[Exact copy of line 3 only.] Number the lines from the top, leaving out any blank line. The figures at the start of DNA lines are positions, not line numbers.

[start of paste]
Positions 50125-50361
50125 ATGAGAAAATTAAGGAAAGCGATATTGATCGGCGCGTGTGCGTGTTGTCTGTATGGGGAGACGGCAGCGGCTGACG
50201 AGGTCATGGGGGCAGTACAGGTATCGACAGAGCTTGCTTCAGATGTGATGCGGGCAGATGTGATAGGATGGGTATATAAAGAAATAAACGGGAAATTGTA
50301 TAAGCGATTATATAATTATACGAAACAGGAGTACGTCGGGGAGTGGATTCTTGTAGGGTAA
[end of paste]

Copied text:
50201 AGGTCATGGGGGCAGTACAGGTATCGACAGAGCTTGCTTCAGATGTGATGCGGGCAGATGTGATAGGATGGGTATATAAAGAAATAAACGGGAAATTGTA